By Max Clarke

Following the HMRC’s announcement yesterday on changes to the Corporation Tax (CT) regulations; Phill Robinson, Managing director of IRIS Software & Services has spoken to Fresh Business Thinking about the change and how such changes are likely to affect businesses.

As industry leaders in accountancy software provision, IRIS currently supplies half of the UK’s 28,000 accountancy practices with their software package.

Central to the change is the introduction of Inline eXtensible Business Reporting Language (iXBRL). Although the fundamental rules on how Corporation Tax is calculated remain unchanged, as has the way in which the return is filled; the format of what is sent to HMRC and how, is changing to such an extent that Mr. Robinson has likened the anticipant upheaval to that caused by the Millennium Bug fiasco.

The change has been instigated by HMRC in order to streamline the tax calculation process and make it more efficient. Prior to the introduction of iXBRL, CT returns could be submitted as PDFs of Microsoft excel files, or paper filings that were not universally computer readable; greatly slowing the calculation process.

The new iXBRL provides a universal, computer readable format that still retains the human readability of older methods. IRIS has been encouraging the adoption of the new format among its members, though as yet there remain a large number of accounts that have not adopted the new format, and all IRIS customers should ensure their software is up to date in light of the looming deadline.

Business’ accountants unaware of the change will find themselves facing penalties from HMRC, as at the end of the fiscal year the old PDF or paper formats will not be accepted as all accounts will have to be submitted online using iXBRL. Though most accountants will be aware of the changes, business owners should ensure that theirs are using appropriate iXBRL compliant software. HMRC’s website contains a list of software providers with up to date software.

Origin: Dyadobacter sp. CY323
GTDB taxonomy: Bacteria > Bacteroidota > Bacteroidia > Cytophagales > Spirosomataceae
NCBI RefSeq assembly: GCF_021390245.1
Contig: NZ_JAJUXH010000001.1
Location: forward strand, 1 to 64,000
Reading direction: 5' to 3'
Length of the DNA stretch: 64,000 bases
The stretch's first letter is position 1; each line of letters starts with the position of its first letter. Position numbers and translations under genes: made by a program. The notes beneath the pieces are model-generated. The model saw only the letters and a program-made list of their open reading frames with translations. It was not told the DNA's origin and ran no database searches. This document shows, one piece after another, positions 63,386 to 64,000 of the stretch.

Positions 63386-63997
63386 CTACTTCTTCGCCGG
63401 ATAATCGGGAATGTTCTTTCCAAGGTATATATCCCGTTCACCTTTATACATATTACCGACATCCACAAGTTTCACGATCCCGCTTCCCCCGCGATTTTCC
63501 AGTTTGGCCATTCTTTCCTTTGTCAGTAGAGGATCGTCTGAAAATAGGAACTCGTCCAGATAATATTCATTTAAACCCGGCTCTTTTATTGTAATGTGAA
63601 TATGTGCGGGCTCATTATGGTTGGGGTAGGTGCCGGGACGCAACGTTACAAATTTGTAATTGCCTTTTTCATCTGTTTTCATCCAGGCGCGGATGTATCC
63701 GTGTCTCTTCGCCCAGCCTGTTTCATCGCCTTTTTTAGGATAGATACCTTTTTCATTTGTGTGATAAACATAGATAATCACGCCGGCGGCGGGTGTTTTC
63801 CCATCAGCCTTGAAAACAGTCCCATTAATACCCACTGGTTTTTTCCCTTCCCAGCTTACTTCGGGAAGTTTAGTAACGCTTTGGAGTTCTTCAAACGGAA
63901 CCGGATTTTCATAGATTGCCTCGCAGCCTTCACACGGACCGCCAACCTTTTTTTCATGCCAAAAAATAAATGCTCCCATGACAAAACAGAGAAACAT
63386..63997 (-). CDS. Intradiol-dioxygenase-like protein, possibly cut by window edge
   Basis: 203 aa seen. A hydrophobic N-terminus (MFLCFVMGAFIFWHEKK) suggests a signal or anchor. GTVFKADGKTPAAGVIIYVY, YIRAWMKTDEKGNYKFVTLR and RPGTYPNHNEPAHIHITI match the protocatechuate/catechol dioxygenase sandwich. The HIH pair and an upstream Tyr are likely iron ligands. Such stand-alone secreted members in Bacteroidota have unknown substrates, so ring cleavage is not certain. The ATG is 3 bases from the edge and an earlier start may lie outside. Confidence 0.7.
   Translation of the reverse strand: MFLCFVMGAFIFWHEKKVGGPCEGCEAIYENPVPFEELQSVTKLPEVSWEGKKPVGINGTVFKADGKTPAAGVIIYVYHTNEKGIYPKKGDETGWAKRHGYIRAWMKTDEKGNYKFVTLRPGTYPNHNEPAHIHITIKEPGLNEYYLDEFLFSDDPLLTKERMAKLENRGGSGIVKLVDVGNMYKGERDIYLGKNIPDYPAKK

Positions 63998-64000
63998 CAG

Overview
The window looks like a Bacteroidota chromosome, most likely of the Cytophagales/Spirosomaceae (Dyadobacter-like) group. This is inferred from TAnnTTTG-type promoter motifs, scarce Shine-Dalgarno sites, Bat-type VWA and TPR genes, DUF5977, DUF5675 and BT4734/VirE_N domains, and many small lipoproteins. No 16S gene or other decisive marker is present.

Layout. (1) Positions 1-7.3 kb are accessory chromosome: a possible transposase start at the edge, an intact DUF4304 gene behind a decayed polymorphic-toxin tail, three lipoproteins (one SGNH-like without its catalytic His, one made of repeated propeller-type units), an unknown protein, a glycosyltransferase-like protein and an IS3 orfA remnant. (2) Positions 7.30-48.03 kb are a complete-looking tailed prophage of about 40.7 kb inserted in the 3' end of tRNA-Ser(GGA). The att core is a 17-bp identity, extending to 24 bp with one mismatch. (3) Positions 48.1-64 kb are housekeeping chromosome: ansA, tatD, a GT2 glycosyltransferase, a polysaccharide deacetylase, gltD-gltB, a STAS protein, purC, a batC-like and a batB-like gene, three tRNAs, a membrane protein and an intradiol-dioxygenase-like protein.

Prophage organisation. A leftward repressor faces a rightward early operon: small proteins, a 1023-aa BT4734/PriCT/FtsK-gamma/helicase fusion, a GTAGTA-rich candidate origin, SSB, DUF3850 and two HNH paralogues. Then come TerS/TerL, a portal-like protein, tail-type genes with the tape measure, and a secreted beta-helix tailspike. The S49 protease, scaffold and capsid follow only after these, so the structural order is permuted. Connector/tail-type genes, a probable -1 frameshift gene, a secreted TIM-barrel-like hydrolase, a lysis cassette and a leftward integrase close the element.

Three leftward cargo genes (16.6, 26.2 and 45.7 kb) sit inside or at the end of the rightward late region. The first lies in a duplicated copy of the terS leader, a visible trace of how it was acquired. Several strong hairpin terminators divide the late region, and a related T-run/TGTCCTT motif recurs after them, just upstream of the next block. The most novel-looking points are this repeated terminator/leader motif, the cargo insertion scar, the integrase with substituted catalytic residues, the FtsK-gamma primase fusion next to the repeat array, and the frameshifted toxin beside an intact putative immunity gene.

Problems are likely to be experienced by some small businesses as the change from excel spreadsheets to iXBRL must be executed manually, as it is not yet possible to automatically convert from the former to the latter. This is a laborious task that, especially for small business owners who manage their own accounts, will occupy a lot of time. It is therefore advisable to begin the procedure soon, as the April deadline is rapidly approaching.

To date, of the 254,000 returns received by IRIS, some 58% (147,000) have adopted the new iXBRL format, and IRIS’. Figures from other accountancy software providers including SAGE and DIGITA as yet remain unpublished, and so it is not yet known if this figure is representative of the market as a whole. IRIS has been actively encouraging its members to enact the necessary changes- reflected by the rise to 58% adoption in January up from 50% in September 2010.

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